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Moreover, what is good—even glorious—about her reading of Jeremiah 29:11 as applied to her diet is that she has the right posture toward God and Holy Scripture as she reads. That is, she is going to the Bible looking for God to speak and guide and direct her life very personally. She expects the living God to speak to her, and she is willing to listen. She has chosen the better part. Certainly we might want her to grow in her theological knowledge and interpretive skills, but not at the expense of this simple God-ward faith and posture.

We as trained exegetes and theologians can and should also have this posture, but honest self-reflection reveals that for most of us, our learning often creates layers of distance between us and hearing the Bible as God’s Word to us. Although it was obtained for the supposed goal of bridging the gap between us and the biblical text, our training in fact often creates in our hearts and minds an elaborate structure of paper walls and divisions that create a maze of distance between us and Scripture. Relegating meaning to the sensus historicus, obtained through the employment of an elaborate skill set, and making understanding and application secondary steps only opens the door for this deferral more widely. Instead, we can learn from our faithful mothers-in-law that to read Scripture is to seek to hear and obey God now in very practical ways. Anything less is not reading Holy Scripture according to its purpose.

If we’ve made it this far in our thinking, then the second question posed to ourselves becomes a little clearer. We should not say anything to her about her refrigerator magnet if that conversation will be a lecture on improper exegesis or the foolishness of such mistaken theological reading. If we discourage her devotional reading of Scripture and/or sow seeds of doubt in her mind about reading the Bible as God speaking to her, then we are certainly doing more harm than good and likely we should be put into the category of “causing those little ones to stumble”—not a positive place according to Jesus.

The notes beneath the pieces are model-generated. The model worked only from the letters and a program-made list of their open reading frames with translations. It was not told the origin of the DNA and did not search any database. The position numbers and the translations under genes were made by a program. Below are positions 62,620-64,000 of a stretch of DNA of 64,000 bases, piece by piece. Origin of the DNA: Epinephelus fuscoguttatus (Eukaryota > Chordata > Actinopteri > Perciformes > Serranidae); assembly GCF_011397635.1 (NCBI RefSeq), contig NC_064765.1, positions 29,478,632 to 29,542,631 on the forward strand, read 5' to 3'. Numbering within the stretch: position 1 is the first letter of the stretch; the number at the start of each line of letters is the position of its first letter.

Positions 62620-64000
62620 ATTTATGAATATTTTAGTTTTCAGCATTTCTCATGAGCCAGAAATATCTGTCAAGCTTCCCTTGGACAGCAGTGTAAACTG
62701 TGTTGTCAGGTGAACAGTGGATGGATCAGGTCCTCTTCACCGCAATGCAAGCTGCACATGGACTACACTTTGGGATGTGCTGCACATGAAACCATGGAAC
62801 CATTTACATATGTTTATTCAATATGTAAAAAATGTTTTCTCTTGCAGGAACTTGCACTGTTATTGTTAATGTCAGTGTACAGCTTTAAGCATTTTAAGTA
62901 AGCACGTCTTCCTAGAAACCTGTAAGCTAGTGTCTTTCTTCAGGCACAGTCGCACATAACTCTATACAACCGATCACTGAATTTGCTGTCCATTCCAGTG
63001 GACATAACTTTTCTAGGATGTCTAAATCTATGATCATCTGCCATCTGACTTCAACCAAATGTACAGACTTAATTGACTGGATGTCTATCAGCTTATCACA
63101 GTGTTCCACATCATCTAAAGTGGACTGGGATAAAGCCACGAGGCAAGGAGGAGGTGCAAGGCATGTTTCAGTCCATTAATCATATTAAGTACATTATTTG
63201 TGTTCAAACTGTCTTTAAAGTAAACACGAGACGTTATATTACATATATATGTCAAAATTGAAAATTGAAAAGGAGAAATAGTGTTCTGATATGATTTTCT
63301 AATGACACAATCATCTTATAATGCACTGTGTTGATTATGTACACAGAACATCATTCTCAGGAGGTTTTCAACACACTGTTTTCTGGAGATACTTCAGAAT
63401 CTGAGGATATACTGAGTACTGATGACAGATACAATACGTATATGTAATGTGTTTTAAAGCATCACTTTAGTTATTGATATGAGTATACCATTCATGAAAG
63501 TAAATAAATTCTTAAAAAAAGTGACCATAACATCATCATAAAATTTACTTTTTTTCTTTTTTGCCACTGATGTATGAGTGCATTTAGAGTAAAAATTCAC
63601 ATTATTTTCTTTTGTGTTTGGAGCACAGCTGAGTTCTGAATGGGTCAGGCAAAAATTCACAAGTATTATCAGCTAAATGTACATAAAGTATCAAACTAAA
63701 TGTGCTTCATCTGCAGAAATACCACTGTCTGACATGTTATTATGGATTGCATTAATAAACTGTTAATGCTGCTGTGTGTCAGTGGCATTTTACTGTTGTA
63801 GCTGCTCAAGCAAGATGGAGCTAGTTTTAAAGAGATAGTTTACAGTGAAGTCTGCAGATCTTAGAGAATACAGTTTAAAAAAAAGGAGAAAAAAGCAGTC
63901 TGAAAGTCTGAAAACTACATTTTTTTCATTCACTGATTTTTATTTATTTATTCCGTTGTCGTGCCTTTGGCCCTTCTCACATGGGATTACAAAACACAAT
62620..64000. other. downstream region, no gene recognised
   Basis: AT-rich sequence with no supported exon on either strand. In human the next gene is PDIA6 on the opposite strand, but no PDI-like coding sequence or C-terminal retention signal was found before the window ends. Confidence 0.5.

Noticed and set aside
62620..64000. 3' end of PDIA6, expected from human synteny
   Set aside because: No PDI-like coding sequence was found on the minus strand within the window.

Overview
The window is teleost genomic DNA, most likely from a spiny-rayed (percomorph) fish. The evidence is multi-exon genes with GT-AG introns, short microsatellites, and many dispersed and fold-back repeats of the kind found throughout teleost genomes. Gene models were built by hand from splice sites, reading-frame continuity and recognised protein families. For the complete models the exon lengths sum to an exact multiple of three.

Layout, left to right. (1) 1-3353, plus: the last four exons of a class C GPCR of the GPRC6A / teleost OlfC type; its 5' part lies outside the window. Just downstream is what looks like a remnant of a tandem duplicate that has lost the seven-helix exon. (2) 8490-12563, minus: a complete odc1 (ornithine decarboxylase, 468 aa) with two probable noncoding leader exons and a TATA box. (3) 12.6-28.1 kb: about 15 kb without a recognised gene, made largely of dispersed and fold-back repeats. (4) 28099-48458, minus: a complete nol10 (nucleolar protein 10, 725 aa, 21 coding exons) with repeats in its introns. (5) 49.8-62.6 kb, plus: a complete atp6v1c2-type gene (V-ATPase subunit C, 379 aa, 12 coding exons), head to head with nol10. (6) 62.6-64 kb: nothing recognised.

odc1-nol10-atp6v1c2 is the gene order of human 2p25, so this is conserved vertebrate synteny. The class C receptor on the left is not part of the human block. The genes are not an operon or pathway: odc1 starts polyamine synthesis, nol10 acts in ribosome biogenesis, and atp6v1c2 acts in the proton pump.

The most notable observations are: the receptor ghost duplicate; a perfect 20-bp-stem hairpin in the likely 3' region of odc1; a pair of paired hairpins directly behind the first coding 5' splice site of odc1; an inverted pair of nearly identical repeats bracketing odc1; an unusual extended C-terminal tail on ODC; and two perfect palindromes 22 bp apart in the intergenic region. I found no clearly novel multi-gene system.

Yet at the same time, this does not mean that she is free from the need for instruction and guidance in reading. This is, after all, why God has always given teachers, preachers, and prophets to the church: to guide how we read and understand and apply the Scriptures. And herein lies a beautiful balance worth pursuing: developing skills as readers (whether professional or lay) while also keeping the true goal always in sight—hearing, reading, and applying the Holy Scriptures to our lives. This is understanding. This is wisdom.

This same situation was already pondered and illustrated by the great theologian and hermeneutist Augustine in his textbook on how to read Scripture. His illustration has stood the test of time and indeed has experienced a renaissance recently through the rediscovery of a theological reading of Scripture. Augustine promotes a balance between reading the Scriptures for the sense that the author (including God) intended and yet recognizing that the ultimate purpose is to build up “the twin love of God and neighbor.”

July/August
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